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A monologue from the play by Daniel Goldfarb
Rochelle is speaking to her future mother-in-law, who doesn’t think Rochelle is good enough for her son, Arthur.
For Godsakes, the buns cost ten cents each, Mrs. Grosberg. I am sorry. I am sorry I am not as rich as you want me to be. I am sorry that my father didn’t leave us with more.
We’ve thought of selling the house, many times. We think about it all the time. Don’t think we haven’t. But it’s complicated.
All our memories of my dad are tied up in it. And it’s hard to just walk away from that. Even if it seems sensible! . . . Look, I want you to like me, Mrs. Grosberg. I do.
Because I’m not going anywhere, and life’ll be a lot easier if we can be friends. I love Arthur. I love him. I love your son. And he loves me.
I know I’m not perfect. I know my family seems pretty lousy on paper, and I don’t have the know-how to prove otherwise. I know rich is better than poor.
But I’m just eighteen, Mrs. Grosberg . . . . . . I can do a lot of things, Mrs. Grosberg. But I can’t make myself rich. I can’t make my daddy alive.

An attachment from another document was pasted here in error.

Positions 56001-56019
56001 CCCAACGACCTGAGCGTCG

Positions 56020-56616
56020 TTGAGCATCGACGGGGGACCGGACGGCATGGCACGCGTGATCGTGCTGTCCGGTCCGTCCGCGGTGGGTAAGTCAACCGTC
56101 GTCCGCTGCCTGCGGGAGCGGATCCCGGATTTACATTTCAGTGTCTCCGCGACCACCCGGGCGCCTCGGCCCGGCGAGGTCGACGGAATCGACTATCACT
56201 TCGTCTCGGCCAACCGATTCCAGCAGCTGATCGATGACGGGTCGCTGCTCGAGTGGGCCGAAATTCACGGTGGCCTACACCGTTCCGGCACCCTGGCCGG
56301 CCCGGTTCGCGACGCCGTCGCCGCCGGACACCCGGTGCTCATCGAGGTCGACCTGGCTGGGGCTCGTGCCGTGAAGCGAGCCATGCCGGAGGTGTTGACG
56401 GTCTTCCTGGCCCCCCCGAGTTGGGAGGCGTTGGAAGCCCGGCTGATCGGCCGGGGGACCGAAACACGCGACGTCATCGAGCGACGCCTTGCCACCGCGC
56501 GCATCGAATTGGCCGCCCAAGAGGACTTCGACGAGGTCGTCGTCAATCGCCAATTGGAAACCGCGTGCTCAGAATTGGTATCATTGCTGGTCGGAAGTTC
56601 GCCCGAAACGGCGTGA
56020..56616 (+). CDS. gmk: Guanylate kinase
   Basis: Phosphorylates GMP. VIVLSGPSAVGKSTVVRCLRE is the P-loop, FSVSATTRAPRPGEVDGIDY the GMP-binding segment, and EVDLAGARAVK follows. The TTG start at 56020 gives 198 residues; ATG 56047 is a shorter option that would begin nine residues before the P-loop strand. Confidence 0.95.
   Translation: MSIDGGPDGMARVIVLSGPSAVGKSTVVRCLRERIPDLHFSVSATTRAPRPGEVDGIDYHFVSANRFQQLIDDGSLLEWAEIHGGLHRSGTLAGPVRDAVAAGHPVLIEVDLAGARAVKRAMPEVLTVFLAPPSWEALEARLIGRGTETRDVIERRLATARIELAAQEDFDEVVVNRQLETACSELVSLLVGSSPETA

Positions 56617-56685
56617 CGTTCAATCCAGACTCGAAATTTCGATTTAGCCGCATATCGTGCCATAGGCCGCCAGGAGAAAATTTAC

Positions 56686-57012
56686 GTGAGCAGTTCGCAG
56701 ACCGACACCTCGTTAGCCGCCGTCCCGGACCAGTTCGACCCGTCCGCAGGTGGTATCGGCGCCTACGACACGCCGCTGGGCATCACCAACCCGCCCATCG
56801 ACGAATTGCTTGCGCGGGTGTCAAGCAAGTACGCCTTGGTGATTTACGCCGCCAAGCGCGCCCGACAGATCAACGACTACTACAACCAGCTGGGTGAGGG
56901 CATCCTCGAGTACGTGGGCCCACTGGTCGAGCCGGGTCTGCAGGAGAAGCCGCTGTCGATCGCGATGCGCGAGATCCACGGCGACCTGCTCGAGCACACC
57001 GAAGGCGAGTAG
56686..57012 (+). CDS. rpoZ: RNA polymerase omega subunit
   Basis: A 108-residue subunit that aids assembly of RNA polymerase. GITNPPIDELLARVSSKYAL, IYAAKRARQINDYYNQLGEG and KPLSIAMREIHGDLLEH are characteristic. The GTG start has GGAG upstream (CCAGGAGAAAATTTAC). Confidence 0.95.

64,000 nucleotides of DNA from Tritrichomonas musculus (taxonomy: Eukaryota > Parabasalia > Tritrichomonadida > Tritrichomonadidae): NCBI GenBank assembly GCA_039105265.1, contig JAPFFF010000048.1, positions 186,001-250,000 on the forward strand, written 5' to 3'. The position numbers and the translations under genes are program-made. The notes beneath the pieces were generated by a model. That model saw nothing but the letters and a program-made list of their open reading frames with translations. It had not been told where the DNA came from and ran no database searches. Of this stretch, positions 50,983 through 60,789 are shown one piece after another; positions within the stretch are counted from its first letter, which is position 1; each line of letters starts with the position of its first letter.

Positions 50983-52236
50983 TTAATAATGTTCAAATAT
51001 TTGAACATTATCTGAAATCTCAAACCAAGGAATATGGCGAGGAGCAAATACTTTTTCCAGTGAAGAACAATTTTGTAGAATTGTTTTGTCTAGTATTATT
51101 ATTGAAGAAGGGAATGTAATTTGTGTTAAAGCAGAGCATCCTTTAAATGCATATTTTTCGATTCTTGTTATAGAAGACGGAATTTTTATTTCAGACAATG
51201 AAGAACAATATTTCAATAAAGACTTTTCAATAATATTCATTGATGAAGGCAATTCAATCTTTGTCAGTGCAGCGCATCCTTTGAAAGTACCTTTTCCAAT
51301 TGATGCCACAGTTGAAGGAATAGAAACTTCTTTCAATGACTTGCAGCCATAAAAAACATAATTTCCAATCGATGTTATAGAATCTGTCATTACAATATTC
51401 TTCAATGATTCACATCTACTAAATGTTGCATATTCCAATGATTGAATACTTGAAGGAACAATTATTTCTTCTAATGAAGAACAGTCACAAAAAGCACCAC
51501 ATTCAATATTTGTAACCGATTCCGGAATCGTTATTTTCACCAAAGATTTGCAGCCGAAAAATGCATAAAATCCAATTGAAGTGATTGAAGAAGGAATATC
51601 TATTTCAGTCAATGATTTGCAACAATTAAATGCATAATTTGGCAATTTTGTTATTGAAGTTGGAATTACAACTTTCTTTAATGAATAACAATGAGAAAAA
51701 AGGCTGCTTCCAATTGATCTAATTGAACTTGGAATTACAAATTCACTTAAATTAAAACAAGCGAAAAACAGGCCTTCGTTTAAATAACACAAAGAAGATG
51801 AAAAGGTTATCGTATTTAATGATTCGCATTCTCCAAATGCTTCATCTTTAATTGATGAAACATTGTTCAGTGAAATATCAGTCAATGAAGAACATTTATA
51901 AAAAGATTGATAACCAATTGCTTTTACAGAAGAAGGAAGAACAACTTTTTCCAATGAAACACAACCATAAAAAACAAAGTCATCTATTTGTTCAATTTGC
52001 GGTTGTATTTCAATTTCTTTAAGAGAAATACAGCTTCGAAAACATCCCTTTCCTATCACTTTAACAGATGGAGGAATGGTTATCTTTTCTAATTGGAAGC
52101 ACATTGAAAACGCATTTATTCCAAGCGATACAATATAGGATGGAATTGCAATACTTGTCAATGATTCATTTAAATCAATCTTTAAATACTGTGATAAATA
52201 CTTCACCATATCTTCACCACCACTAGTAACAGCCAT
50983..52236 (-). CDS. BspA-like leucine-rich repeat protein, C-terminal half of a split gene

And I can’t make him more responsible with his money when he was alive. I can tell you he was great. And I loved him a lot. And I miss him a lot.
I can tell you, that, even though he maybe spent too much, he did it out of love. And that he had enormous respect for the right things; for education, for culture.
He came over from the Old Country when he was nine, by himself Mrs. Grosberg, and worked. He worked hard. And I promise you, I work hard too.
I don’t need big rings and cashmere sweaters. If Arthur likes to buy them, if he’s proud, as you say, fine. But my needs and desires aren’t that fancy.
I believe in Arthur. I’m going to put school on hold and work to support him while he’s finishing his philosophy degree.
And I know, there aren’t a lot of rich philosophers, Mrs. Grosberg, and that’s OK by me —